Who's In It: Steve Evets, Eric Cantona, Stephanie Bishop, Gerard Kearns, Stefan Gumbs, John Henshaw
The Basics: Eric is a depressed British postal worker and football fanatic in his 50s. He left his young pregnant girlfriend decades earlier and lives with the regret. He's also raising two horrible teenage stepsons from a subsequent marriage gone wrong. And if you know that this movie is from acclaimed director Ken Loach then you're already thinking, "Okay, sure, yes, this is the kind of story he tells. And then the anti-hero gets his face kicked in and dies alone. Roll credits." Except that's where you'd be wrong. Because in this movie that's when Eric decides to light up some of his stepson's pot and begins receiving visits from an inspirational imaginary friend: legendary and beloved footballer Eric Cantona, who gives him advice on how to live. (Hint: he likes to talk about "the balls" whenever he can.)
What's The Deal: The last movie I saw from Loach was the Cannes Palm d'Or-winning The Wind That Shakes the Barley, about two brothers on opposite sides of the struggle against the British oppression of the Irish in the early 20th century. It ends tragically. So when this film unspools and it turns out to be a kind of grimy It's a Wonderful Life where the moral is "smoke a lot of weed and live in a fantasy world of sports hero worship," it's a little surprising. And for a director whose films are often labeled as the kitchen-sinkiest of the grim Brit kitchen sink realism genre, the fact that Loach includes a scene of bummed-out Eric (as opposed to famous Eric, who plays himself by the way) standing at his own sad, dirty kitchen sink washing sad, dirty dishes with sad, dirty water, feels like he's goofing on his own body of work.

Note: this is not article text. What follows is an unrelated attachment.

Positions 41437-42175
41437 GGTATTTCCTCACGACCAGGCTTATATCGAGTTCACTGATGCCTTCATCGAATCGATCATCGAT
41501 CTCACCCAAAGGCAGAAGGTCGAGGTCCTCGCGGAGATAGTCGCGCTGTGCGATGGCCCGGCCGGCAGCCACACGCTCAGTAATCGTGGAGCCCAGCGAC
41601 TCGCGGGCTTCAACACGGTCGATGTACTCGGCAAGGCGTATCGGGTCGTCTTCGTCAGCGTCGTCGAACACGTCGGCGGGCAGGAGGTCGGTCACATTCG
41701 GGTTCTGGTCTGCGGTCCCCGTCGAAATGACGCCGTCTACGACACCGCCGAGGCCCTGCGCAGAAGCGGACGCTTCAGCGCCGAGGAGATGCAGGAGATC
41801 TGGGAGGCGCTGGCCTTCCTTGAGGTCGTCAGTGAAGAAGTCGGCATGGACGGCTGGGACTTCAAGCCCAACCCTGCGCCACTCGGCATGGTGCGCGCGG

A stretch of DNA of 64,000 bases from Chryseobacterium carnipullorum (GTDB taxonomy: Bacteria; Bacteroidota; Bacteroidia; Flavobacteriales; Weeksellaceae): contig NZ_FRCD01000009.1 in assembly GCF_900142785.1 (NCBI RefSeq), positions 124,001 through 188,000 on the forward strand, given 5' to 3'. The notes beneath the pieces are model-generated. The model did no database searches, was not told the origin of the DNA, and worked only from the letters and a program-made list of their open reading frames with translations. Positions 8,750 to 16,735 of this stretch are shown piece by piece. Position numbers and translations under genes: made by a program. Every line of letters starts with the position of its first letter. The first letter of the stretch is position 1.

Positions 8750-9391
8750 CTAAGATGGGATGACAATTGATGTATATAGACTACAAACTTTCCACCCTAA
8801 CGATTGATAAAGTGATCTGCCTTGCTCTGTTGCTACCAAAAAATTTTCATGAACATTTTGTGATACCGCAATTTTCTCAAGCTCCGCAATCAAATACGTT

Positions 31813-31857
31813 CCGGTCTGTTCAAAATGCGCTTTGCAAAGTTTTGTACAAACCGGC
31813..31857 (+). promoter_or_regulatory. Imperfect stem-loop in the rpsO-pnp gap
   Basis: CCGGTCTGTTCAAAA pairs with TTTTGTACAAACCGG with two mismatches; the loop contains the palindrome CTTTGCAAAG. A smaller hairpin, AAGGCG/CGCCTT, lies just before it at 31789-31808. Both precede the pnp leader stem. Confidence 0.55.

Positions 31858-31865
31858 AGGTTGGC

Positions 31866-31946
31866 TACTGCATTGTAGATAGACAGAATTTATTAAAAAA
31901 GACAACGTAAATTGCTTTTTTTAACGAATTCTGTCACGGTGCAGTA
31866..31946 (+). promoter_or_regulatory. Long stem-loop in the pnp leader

How To Approach Loach: If you've never seen any of his films, then this one is a good place to start. It's got all his usual misery but it's also funny and moving and humane in a way that's difficult to see sometimes when you're being pummeled by the suffering in his other movies. It's primarily about forgiveness, which is not what you expect from an almost-comedy with a stunt-cast soccer star. You can work your way up to Ladybird, Ladybird. That one'll tear your heart out.
Let's Say You Know Nothing About Eric Cantona and Don't Care: That means you're a typical American sports fan who pays no attention to soccer, the world's most popular game. You'd do well to get online and investigate his insanely charismatic, larger-than-life persona. (He's full of idiosyncratic aphorisms and possesses an imposing physicality.) Like they sing songs about him over there. That's what a superman he is.
Another Word Of Advice: Sometimes the dialogue is a little thick with regional British slang and garbled words. Loach's films have actually arrived in U.S. theaters with subtitles before, but this isn't one of them. So subsequent DVD viewers will have the opportunity to turn on those captions when they watch. You arthouse patrons, however, are on your own.